Strong, but disappointing, U.S. GDP report may be bad news for the Fed

Thursday’s strong, but disappointing, U.S. second-quarter GDP figure may be something of a warning flag for Federal Reserve officials.

There’s a risk that economic growth going forward could come in below forecasters’ estimates, leaving the U.S. mired in a slower-than-anticipated growth pattern for 2022 and possibly 2023 after a sharp, but short, recovery from the Covid-19 crisis, says Eric Vanraes, a Geneva, Switzerland-based bond portfolio manager at Eric Sturdza Investments, which managed $2.9 billion as of June.

And that’s bad news for the Federal Reserve because policy makers may have already missed the “sweet spot” for pivoting toward a more hawkish policy stance, Vanraes said via phone Thursday. At the conclusion of a two-day meeting yesterday, central bankers indicated they would use coming meetings to assess whether enough progress has been made to start tapering their $120 billion in monthly bond purchases — suggesting the process could get underway later this year.

“The problem is that, even before the Covid crisis, we were anticipating a U.S. slowdown in 2022,” Vanraes said. “Now we have had a relatively sharp recovery, followed by a less-than-sharp GDP number today. We do not exclude a slowdown in one year or 18 months from now and if there is one, it will be very difficult for the Fed to become more hawkish when it needs to. So it’s a bit complicated.”

Vanraes isn’t alone. Dan Eye, head of asset allocation and equity research at Fort Pitt Capital Group based in Pittsburgh, says the biggest risk in financial markets right now is that “valuations are high, with the S&P 500 index trading at 21.3 times earnings, along with very aggressive positioning, and there’s not much of cushion out there for any type of unexpected outcomes.”

The forward 12-month P/E ratio for the S&P 500 was 21.3, as of July 23. (Source: FactSet)

One such unanticipated outcome might be that U.S. growth doesn’t live up to expectations in the second half of this year, and into next year and 2023, Eye said via phone. “Investors are positioned for positive outcomes as far as the eye can see, and the Fed’s easy policy has worked like a charm so far,” he says. “So how do you wean markets off aggressive stimulus on the monetary side when that time comes?”

The U.S. economy has returned to its pre-pandemic size, with gross domestic product in the second quarter surging at a 6.5% annual pace. That’s below the 9.1% rate expected by economists polled by the Wall Street Journal. And real yields, or yields adjusted for inflation, are trading at or near record lows — pointing to concerns about the economic outlook.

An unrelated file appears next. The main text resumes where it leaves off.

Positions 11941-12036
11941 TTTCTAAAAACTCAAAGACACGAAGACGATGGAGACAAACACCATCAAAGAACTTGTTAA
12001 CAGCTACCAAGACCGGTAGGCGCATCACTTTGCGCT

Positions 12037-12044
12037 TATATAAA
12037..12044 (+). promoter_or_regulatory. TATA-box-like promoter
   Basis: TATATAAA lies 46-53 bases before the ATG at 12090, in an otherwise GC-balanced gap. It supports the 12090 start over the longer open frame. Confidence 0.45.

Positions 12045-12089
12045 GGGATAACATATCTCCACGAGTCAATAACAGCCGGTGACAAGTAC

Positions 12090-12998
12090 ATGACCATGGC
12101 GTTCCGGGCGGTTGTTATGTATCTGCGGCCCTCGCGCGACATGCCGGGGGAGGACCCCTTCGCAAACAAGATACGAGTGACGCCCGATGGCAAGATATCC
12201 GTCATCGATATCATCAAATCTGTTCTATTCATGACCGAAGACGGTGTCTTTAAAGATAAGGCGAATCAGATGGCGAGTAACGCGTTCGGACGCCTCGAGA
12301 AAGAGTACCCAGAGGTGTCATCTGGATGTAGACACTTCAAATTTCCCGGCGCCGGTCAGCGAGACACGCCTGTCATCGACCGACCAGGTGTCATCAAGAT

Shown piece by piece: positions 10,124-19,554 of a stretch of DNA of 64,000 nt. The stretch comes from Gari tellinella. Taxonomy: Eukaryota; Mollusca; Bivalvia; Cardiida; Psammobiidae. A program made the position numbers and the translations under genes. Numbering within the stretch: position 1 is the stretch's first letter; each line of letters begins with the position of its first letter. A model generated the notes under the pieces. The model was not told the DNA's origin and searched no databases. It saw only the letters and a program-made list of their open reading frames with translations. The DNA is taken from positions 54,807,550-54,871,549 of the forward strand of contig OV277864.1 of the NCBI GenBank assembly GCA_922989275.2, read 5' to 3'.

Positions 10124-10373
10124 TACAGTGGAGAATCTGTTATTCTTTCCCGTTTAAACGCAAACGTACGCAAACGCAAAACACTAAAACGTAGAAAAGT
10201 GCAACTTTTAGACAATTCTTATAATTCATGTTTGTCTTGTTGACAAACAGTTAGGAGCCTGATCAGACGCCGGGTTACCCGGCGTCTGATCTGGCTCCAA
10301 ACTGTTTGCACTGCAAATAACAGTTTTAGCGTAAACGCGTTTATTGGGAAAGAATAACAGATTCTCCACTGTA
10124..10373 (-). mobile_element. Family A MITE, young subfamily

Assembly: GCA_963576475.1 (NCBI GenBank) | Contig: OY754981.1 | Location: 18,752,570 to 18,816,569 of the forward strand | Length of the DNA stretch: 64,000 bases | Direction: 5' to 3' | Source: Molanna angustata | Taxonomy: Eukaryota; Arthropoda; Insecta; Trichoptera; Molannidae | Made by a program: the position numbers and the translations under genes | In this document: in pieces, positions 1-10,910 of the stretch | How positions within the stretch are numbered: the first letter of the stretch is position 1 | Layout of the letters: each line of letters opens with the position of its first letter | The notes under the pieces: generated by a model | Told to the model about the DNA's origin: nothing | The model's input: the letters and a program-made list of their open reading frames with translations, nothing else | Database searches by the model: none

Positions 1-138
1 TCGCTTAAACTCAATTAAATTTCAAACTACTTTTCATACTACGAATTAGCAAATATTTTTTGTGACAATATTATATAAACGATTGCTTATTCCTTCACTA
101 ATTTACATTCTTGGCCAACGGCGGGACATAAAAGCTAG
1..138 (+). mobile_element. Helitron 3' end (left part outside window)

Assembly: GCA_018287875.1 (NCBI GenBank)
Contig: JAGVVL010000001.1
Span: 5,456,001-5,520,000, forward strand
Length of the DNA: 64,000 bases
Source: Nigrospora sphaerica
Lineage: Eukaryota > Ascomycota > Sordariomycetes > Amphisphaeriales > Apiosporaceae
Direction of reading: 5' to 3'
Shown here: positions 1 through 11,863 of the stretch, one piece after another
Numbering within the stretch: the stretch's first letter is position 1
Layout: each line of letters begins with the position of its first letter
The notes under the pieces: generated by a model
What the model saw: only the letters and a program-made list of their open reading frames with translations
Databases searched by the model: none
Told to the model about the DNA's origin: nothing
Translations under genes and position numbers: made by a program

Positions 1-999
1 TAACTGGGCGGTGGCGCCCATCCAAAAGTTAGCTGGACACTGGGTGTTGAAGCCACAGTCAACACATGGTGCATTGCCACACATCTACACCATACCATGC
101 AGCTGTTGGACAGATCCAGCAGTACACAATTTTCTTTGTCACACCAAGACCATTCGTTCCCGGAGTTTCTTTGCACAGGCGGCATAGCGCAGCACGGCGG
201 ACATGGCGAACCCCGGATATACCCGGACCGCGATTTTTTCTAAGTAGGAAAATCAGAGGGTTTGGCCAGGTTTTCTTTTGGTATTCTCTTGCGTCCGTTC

Vanraes and Eye, whose firm manages more than $4 billion, aren’t suggesting that policy makers should have already started the tapering process; rather, they say that by waiting too long to scale back on monthly bond purchases, U.S. policy makers could find themselves stuck in the same “corner” as the European Central Bank. Last week, the ECB signaled that it would support the eurozone economy by keeping interest rates low for longer. Analysts say the ECB may not start to increase interest rates until 2024 or 2025, and would likely continue to buy bonds under the bank’s €1.85 trillion emergency bond-buying program, equivalent to $2.2 trillion, beyond the current timeline of March 2022.

Unlike some forecasters who expect the Fed’s next tapering signal to come in August, Vanraes expects the Fed to lay out its plans in September or December and to start pulling back on purchases in the second or third quarter of next year. Policy makers need to wait for more encouraging employment figures to come in, but “it’s becoming risky and dangerous to wait,” Vanraes said. “Equity markets are very nervous and it’s not the role of the Fed to add to those fears. They need to taper not too early and not too late, but somewhere in the middle.”

As an investor, “it’s become too complicated to take a huge bet on duration in portfolios today,” he says. “At the same time, it’s too difficult and dangerous to short the 10-year Treasury because the Fed is still purchasing 10-year Treasuries. So we need to stay neutral on duration today, unfortunately, and to continue to buy very high-quality corporate bonds. We don’t have a clear view and we cannot exclude the risk of another government-bond rally.”